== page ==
The lengths of the straw first and second ends 20, 22, and the accordion section 28 may vary without departing from the scope of the present invention. It is preferred that the first and second ends 20, 22, are of a length sufficient to allow a user of the straw 6 to place the user's lips, thereon, and obtain sufficient suction to allow drinking therethrough. However, it is contemplated that the straw first and second ends 20, 22, may be eliminated without preventing accomplishment of the present invention. Additionally, while straws are typically constructed to be of circular cross-section about the axis 44, thereof, other configurations are also contemplated.
The straw 6 of the present invention may, in an alternative embodiment, comprise a plurality of accordion sections 28 each comprising at least one pleated section 38 as depicted in FIG. 3B. This alternative embodiment straw 6 provides the advantage of allowing bending, thereof, while reducing the material required for construction by elimination of some of the pleated sections 28, thereon. The alternative straw 6 thereby allows reduced construction costs. It should be recognized that while the remaining figures depict the straw 6 of FIG. 3A, the straw of FIG. 3B, or any other straw falling within the scope of the present invention, may be substituted therefor.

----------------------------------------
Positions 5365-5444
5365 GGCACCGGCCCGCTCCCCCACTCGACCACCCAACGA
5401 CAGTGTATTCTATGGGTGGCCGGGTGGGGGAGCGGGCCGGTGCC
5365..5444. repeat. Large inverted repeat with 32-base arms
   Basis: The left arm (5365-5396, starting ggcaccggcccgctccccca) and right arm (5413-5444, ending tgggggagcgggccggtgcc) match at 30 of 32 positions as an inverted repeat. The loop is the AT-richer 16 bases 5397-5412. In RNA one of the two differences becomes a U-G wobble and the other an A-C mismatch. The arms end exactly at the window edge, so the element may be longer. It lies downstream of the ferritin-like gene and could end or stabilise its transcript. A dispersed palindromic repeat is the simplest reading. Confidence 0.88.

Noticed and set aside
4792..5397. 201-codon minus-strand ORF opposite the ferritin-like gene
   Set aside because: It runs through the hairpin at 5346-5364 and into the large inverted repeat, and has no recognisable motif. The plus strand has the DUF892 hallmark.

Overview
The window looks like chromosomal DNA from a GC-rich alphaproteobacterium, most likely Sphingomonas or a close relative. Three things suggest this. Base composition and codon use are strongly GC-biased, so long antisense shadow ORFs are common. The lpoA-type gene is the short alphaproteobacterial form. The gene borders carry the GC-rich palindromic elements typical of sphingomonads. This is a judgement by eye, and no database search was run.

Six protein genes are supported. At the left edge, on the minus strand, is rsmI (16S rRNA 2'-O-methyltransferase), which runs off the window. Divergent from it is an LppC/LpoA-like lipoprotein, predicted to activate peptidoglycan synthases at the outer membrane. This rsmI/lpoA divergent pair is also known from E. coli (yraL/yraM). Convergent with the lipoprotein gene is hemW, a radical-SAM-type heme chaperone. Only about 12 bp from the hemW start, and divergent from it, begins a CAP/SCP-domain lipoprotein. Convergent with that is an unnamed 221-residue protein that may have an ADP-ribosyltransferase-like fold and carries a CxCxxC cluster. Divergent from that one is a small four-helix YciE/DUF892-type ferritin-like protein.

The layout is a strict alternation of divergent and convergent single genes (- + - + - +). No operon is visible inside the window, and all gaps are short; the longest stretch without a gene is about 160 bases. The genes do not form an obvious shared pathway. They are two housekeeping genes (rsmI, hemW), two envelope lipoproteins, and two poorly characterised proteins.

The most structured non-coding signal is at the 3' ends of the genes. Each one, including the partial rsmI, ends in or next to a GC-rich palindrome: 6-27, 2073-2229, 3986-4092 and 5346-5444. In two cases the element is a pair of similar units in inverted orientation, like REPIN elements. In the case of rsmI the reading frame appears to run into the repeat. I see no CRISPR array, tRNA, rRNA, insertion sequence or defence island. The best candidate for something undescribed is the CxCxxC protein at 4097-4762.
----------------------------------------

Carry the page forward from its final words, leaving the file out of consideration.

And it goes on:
While various configurations of cups and straws have been previously known in the art, an inexpensive and efficient manner of configuring a cup and an associated straw for shipping and convenient use by a consumer have been, heretofore, unknown. The cup with the attached straw 6, in FIG. 1, of the present invention provides a simple, efficient, and convenient manner of providing a consumer with a cup 4, in FIG. 1, or, FIG. 4, and an associated straw 6 for use, therewith. This is accomplished by selectively attaching the straw 6 to the cup. In this preferred embodiment, the straw 6 is selectively attached to the outer perimeter 50 of the cup sidewall 10 adjacent to the cup mouth 12. When employing the preferred cup 4 of the present invention, the straw 6 is preferably but selectively attached immediately adjacent to the rim 16 of the cup 4. Placing the straw 6 adjacent to the sidewall upper end 18 allows easy access to the straw 6 by the consumer. Once holding the cup of the present invention 2, in FIG. 1, the consumer could grasp the straw 6 with the consumer's teeth or other hand to remove the straw 6 and place the straw 6 into the cup 4. It should be noted that employing a straw 6 with the accordion section 28 of the preferred embodiment allows for easy bending of the straw 6 around the outer perimeter 50 of the cup sidewall 10. Furthermore, the flexibility associated with a straw 6 comprising an accordion section 28 reduces the tendency of a straw 6 to straighten out and, thereby, detach itself from an associated cup 4.
Fixation of the straw 6 adjacent to the sidewall upper end 18, furthermore, allows stacking of a plurality of cups of the present invention 2 for shipping or storage, as depicted in FIG. 4. In this stacked configuration, the sidewall upper end 18 of each cup 4 supports the next respective cup 4 resting, therein, by exerting a stabilizing force on the respective, sit selectively, attached straw 6. In this manner, cups 4, with or without rims, 16 may be stacked such that the sidewall upper end 18 supports the next upwardly adjacent cup 4.